We all want enough sleep so we’re less cranky and more alert. We want it for our kids too. But recent research found an even more important reason: Sleeping less than six hours a night for one week can lead to more than 700 changes in the way our genes behave. Among these are genes that regulate stress, our ability to fight disease, our sleep-wake cycles, inflammation, and aging.
Researchers believe this helps explain why chronic sleep deprivation is linked to heart disease, diabetes, obesity, stress, and depression.
Sleeping less than five hours a night has also been linked with greater risk of death.
Researchers are increasingly sounding the alarm about the ill health effects of early mornings. They suggest elementary school start at 8:30, middle and high school at 10 a.m., and university classes at 11 a.m.
These wake up times better match the body’s natural circadian rhythm, or sleep-wake cycle. Early starts are particularly onerous on youth because sleep is when they develop mentally, physically, and emotionally. Sleep deprivation can also be fatal as sleep-deprived teens are more likely to get in car accidents.
One study found British students were losing an average of 10 hours of sleep a week, making them more deprived than doctors on a 24-hour shift.
Another study of 900,000 children globally found American youth are the most sleep-deprived.
Children and teens aren’t the only ones who should start the morning later. Research has also found early work times are not in sync with the internal clocks of working adults in their 20s and 30s. In fact, the nine-to-five day is best suited only for children under 10 and adults over 55.
Meanwhile, young people between the ages of 14 and 24 are the most sleep-deprived group of any age sector. This translates to a more drastic impact on gene expression that can raise the risk of various health disorders.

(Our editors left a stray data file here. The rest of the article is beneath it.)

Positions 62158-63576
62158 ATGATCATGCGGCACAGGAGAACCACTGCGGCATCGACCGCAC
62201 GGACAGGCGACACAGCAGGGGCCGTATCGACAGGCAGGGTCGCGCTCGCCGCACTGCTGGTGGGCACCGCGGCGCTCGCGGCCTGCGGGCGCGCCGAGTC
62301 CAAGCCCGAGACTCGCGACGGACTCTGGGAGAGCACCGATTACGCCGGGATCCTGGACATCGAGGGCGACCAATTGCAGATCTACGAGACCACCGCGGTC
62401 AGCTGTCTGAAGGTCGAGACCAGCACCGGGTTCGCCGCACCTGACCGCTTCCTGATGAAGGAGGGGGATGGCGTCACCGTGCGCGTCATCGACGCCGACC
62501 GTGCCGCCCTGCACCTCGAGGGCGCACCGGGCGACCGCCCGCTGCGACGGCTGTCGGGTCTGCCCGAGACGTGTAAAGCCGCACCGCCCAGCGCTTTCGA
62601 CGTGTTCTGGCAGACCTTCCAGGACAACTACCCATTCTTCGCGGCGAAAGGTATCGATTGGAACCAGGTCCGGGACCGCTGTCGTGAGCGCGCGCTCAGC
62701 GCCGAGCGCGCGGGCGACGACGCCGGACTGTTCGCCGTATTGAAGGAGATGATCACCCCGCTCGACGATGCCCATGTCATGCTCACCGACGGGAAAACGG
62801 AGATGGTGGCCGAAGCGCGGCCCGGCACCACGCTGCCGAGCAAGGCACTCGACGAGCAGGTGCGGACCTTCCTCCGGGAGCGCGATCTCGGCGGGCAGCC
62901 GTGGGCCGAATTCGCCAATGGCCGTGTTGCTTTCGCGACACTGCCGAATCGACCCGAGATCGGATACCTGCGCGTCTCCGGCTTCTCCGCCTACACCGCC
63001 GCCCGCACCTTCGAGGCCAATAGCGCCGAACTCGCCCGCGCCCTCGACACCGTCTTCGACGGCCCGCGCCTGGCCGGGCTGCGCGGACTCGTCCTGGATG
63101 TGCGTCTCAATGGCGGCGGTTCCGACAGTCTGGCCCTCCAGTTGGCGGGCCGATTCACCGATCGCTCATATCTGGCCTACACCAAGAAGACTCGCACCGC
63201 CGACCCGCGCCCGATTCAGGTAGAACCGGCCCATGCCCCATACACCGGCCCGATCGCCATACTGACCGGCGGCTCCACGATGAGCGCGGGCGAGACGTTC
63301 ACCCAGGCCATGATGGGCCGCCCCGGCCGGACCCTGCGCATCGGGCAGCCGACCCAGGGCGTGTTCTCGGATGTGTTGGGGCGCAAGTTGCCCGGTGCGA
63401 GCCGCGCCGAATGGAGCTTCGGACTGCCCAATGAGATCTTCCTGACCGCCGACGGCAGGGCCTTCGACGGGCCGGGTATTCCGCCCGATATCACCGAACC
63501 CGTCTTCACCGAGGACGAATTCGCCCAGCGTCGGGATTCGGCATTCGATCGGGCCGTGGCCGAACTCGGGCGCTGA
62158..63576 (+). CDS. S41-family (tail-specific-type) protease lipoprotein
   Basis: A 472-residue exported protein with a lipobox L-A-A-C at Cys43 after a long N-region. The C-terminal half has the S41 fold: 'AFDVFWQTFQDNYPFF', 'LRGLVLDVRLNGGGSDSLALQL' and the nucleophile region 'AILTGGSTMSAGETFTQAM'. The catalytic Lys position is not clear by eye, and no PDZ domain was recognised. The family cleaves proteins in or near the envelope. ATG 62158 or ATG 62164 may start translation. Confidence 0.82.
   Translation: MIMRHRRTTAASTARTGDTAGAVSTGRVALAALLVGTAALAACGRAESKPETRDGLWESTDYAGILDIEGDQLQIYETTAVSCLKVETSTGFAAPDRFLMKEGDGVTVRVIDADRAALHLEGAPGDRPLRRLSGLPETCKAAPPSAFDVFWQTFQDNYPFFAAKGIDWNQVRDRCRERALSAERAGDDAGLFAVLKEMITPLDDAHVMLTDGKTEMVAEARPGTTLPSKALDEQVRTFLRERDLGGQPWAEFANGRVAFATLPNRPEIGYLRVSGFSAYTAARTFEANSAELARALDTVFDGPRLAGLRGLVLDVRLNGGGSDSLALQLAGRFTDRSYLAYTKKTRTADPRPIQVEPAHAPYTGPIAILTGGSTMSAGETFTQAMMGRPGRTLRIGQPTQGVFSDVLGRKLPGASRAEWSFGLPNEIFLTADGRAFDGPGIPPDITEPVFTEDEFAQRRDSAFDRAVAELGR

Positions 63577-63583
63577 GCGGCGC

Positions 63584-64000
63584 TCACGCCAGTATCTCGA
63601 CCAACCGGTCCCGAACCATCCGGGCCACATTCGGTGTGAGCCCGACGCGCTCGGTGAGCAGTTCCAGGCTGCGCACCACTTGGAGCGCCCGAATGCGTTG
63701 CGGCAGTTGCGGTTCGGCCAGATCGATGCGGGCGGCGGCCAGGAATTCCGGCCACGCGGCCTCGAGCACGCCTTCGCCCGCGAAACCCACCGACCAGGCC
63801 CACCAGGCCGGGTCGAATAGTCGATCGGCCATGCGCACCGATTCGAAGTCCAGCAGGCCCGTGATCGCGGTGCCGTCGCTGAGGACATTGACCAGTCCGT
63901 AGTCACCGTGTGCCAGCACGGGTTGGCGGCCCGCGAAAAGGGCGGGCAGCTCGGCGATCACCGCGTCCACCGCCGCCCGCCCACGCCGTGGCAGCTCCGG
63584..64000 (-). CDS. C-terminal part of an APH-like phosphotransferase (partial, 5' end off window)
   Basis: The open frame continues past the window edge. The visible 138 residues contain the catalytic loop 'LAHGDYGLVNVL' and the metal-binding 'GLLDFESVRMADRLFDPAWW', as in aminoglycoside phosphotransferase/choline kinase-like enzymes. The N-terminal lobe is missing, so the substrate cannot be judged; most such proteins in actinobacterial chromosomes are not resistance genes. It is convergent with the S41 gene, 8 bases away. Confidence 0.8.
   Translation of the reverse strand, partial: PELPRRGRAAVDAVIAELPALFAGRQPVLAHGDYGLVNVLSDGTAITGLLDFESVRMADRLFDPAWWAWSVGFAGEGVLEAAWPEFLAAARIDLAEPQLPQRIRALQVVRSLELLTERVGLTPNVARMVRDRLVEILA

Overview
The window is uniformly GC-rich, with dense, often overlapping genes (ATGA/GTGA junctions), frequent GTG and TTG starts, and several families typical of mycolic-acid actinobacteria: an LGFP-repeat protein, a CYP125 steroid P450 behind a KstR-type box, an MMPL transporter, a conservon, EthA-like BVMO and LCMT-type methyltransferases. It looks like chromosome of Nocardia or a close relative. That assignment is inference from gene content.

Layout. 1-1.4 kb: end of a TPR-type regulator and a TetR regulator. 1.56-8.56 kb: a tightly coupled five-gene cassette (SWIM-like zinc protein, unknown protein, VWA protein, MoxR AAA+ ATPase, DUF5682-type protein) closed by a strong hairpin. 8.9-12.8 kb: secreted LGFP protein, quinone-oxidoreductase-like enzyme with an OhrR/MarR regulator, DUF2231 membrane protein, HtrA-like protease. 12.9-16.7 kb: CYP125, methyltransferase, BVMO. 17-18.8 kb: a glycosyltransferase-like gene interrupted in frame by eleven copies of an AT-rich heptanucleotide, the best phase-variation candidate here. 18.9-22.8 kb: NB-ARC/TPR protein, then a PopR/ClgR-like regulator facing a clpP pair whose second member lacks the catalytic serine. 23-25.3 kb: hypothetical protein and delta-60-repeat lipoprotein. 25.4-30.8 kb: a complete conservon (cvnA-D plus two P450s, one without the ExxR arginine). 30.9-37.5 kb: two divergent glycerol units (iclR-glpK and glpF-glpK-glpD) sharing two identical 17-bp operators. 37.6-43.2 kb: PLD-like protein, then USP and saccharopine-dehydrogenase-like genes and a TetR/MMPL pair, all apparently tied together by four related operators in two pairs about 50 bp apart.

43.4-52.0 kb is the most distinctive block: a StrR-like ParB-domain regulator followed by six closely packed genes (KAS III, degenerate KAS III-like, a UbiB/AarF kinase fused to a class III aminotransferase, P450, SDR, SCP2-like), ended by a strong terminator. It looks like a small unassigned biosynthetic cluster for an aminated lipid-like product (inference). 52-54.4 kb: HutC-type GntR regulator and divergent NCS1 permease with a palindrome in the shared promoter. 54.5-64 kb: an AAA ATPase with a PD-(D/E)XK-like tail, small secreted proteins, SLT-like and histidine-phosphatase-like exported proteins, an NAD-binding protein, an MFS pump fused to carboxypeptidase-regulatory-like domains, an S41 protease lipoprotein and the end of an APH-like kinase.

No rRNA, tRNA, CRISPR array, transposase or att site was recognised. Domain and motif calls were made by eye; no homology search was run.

Although our body clocks may be more in tune with later wake times, poor habits play a role in sleep deprivation, too.
Adults and children are on their smart phones and tablets late into the night, not only forcing themselves to stay up too late, but also over-exposing their internal clocks to too much “artificial daylight.”
The blue light emitted from LED screens used on smart phones, tablets, computers, and LED televisions are similar to the daylight.
This suppresses the release of melatonin, the sleep hormone, while keeping the adrenal hormone cortisol active. The result is insomnia and poor sleep.
It’s important to limit screen time at night. If that seems like too much to ask, wearing orange tinted glasses can limit the blue wavelengths from entering the eyes and induce evening sleepiness.
A small study of Swiss teen boys showed they felt significantly more sleepy at night after wearing the glasses at night for just one week. Also, apps for your devices such as f.lux reduce blue wavelengths emitted from your screen as the sun goes down, resulting in less eyestrain and better sleep at night.
Poor sleep can have many causes including those I’ve already mentioned, but also blood sugar imbalances, hormonal imbalances, brain-based issues, and more.
Ask my office for more advice on improving your sleep.
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